Does anybody have ornamental sweet potato they can share cuttings of?

A house down the street had them last summer and they’re beautiful!
They have both the bright green and purple/black ones mixed, which looks awesome together. I had no idea what they were and had to look them up.

I have a perfect place for them but they’re kind of expensive. I’ll spend $50 for mail order plants if I have to, but dang!

Happily reimburse you for trouble and shipping of course.

I guess this can be a general sweet potato discussion thread, too…don’t know that I’ve ever seen one of those…

Any sweet potato will create a pretty house plant. My grandmother potted several that I recall from childhood.

I’m not familiar with store bought ornamental sweet potato plants. Maybe they have been genetically altered in some way?

I can’t help you with the cuttings, but I must say, I’d never heard of ornamental sweet potatoes until I read the title of your thread. I’ve looked them up now, and they do look very attractive.

But now I can’t stop picturing a sweet potato on my mantlepiece.

good article on ornamental sweet potato plants. lists several varieties the OP can search out and possibly buy. Burpee is a good place to check first.

Several sellers on eBay:

Come visit Dallas in early summer. The stuff is used EVERYWHERE esp. in commercial landscaping, often in the blackish/bright lime combo you’ve seen, and if you’re not up for “borrowing” some cuttings, the local big box stores all carry them.

One thing the OP can do is buy a sizable plant at a local nursery greenhouse and take cuttings (one good-sized specimen might have half-a-dozen stems suitable for trimming and making cuttings with). Place the stems in moist soil, cover with a plastic bag, place in bright light (little to no direct sun) and accustom to full sun outdoors when the weather warms.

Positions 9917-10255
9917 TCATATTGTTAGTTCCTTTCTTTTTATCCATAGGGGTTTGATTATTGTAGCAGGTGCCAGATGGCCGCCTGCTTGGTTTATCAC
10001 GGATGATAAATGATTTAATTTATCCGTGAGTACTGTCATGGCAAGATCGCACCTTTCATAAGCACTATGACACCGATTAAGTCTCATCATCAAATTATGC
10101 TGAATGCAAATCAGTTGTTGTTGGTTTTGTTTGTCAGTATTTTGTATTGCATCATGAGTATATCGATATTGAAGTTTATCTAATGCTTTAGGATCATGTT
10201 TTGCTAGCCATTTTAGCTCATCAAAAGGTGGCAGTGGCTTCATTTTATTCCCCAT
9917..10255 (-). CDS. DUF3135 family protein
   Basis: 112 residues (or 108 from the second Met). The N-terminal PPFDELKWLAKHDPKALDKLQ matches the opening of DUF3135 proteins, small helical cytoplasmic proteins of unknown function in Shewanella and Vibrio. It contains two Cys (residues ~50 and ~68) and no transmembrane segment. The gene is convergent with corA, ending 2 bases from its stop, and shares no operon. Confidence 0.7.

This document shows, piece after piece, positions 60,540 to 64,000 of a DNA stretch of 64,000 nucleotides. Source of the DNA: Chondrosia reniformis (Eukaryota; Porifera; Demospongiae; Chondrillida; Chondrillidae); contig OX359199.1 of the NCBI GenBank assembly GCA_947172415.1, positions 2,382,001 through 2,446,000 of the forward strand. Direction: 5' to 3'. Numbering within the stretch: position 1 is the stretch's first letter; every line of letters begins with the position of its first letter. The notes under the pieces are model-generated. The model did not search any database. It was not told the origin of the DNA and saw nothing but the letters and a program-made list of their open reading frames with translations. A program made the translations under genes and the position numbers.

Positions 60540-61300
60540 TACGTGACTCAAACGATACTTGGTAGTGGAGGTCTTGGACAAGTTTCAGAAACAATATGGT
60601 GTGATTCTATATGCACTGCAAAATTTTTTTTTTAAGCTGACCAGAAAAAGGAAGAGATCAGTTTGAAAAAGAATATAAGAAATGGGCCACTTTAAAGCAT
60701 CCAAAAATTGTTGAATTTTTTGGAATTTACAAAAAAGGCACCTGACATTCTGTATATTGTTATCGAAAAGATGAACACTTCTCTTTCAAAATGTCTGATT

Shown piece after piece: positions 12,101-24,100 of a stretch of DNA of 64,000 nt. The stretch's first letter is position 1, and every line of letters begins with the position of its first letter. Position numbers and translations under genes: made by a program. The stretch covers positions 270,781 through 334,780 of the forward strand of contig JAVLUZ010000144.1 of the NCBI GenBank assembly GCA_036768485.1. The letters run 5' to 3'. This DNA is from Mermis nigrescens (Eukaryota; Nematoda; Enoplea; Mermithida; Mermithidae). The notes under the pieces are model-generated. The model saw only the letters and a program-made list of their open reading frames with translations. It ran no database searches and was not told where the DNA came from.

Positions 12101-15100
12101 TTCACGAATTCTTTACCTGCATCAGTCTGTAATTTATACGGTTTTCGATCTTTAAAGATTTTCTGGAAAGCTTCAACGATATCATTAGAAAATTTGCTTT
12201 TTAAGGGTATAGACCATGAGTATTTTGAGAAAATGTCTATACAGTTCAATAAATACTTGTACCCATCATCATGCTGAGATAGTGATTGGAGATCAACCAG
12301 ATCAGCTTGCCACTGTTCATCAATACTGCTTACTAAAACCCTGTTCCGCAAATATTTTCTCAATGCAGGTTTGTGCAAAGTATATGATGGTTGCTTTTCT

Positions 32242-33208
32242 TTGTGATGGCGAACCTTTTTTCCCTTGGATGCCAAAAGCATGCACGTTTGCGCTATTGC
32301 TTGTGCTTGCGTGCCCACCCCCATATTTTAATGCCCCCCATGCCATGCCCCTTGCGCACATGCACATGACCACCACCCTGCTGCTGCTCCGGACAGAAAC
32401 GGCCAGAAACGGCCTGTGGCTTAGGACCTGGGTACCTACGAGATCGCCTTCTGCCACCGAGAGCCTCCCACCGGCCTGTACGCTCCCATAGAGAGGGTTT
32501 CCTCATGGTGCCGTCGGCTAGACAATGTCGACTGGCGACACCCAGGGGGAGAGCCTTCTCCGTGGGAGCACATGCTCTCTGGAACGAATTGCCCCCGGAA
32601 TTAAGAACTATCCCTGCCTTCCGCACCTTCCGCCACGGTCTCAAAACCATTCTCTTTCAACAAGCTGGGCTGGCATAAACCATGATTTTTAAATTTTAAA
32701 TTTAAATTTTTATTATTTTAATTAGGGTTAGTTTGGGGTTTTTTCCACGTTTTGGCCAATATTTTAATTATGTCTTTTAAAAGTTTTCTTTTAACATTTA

I have done this with coleus when I wanted a bunch of plants but wasn’t willing to spend $5 each for 7 pots.

With ornamental sweet potato you can also cut off the top growth around the time of the first light frost, dig up the tuber and keep it dormant over the winter in a cool dry spot (i.e. place in dry potting soil, add a bit of water from time to time to keep it from shriveling). Then start it up again in spring.

I love those and get them each year. Around me, just about every nursery, plus Wal-Mart, Target, Home Depot, and even grocery stores have plants for a couple bucks each. Once the plants are out, you might find some there, and you can then take cuttings and propagate your own from your purchase.

I agree, they’re beautiful!

Thanks everybody for the tips…I found a couple local sources, and it looks like I need to wait until mid May or so to ensure they’ll be successful.

I just take regular sweet potatoes and bedazzle them.